What advice would you give to social entrepreneurs who are just starting out?

Start by asking yourself- what’s the value that I’m creating? Your idea is great if it’s creating value. Also ask yourself, is this the best way that I can create this value? It may be that there’s other ways to create the same value or more value. Partner with someone with a similar idea and add to it by collaborating. Contribute to other people’s work. It’s a matter of effort vs. value. How much value are you going to get for your effort? Social Enterprise gives you 3 layers of value- profit, people, and planet- with one level of effort.

What were your challenges in becoming a social entrepreneur?

It’s a question of rhythm. As the marketplace becomes more aware of the value of the work that a social entrepreneur does, the entrepreneur becomes better at doing that work. It is the perception of value element that needs to advance in the same rhythm. We need to make our value clear in the marketplace. The marketplace hasn’t realized the value yet. We need to democratize the marketplace interest. That will give us the tools, resources, expertise, collaborations, etc to be more sustainable. It’s a double-sided equation. The hope is that we can make it work together. There are a lot of unnecessary divisions- sectorial, industrial, generational, cultural. The challenge lies in closing those gaps, and connecting ourselves and others. When we are able to do that, the ideas we want to share, and the things we need become accessible quickly and effectively.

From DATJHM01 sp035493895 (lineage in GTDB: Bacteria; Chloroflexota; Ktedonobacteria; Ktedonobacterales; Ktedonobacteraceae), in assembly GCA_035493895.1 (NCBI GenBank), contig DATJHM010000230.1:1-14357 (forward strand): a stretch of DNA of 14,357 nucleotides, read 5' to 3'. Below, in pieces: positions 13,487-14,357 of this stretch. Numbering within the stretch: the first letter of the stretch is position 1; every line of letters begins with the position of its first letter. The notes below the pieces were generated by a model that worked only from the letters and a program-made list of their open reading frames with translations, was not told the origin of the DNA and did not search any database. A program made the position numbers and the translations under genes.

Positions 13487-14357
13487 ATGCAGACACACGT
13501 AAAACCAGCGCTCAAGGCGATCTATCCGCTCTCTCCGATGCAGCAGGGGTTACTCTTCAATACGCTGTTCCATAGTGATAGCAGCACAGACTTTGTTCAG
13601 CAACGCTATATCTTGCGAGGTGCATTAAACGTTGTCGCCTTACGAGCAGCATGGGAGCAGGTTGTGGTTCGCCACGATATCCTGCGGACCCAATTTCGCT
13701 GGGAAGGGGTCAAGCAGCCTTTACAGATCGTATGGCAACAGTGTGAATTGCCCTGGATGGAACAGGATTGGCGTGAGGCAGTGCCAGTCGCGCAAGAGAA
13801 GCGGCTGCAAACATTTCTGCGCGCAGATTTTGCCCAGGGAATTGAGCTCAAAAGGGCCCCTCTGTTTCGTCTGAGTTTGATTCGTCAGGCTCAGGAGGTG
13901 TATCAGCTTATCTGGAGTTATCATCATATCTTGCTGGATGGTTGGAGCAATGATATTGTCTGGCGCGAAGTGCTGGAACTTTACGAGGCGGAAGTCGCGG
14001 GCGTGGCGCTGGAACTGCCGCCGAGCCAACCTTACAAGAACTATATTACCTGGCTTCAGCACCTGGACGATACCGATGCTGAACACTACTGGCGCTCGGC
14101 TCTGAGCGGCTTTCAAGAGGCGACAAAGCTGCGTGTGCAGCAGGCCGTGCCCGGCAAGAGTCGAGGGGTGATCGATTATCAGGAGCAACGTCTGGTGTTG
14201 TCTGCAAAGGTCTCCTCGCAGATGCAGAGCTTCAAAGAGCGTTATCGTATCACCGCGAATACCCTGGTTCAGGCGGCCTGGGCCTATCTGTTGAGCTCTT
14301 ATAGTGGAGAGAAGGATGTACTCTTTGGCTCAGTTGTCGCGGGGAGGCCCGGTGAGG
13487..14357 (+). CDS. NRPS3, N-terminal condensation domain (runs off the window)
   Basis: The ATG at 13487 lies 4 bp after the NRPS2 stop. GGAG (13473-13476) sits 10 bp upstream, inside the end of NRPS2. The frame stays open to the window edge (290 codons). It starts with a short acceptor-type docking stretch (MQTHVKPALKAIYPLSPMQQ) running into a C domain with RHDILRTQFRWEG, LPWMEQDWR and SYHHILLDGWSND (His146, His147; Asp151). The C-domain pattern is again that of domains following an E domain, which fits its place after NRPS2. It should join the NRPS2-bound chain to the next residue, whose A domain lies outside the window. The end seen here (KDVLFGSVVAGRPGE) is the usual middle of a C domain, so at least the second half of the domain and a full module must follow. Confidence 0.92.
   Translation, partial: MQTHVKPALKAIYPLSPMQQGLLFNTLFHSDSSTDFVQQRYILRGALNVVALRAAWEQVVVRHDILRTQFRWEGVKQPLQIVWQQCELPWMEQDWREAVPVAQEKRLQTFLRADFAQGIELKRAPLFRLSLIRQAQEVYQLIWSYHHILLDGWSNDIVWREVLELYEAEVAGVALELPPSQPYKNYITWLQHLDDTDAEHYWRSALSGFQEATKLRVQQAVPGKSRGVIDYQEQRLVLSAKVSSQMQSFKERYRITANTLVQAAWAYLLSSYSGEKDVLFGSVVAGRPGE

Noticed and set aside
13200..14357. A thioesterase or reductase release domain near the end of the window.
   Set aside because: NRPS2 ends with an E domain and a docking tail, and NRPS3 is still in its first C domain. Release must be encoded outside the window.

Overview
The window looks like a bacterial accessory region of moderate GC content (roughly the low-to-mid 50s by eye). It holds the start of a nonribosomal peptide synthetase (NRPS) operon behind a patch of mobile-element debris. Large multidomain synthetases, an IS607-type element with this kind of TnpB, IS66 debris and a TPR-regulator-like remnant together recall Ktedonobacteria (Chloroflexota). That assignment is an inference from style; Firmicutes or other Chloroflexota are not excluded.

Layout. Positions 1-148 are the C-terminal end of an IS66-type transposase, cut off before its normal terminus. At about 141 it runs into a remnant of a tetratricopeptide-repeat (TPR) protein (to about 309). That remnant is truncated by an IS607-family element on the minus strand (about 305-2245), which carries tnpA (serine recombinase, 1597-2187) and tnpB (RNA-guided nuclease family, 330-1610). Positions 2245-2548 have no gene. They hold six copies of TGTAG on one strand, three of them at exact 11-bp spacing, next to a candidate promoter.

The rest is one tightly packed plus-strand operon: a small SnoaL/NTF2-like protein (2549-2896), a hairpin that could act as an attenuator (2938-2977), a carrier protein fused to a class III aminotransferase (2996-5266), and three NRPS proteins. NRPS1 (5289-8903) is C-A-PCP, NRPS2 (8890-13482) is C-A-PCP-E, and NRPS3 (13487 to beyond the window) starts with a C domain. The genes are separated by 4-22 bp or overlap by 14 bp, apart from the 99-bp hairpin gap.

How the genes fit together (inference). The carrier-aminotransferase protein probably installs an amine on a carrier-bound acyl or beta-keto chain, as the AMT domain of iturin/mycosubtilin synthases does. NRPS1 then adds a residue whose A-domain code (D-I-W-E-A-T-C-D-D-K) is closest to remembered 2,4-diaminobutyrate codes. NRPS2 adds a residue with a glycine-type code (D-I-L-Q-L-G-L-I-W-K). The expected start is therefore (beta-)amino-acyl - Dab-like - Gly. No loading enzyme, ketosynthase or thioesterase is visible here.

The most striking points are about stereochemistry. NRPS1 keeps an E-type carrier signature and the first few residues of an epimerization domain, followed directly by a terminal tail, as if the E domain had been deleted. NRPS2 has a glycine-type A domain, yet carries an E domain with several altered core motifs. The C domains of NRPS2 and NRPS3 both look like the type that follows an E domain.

How do you successfully build an audience in social enterprise?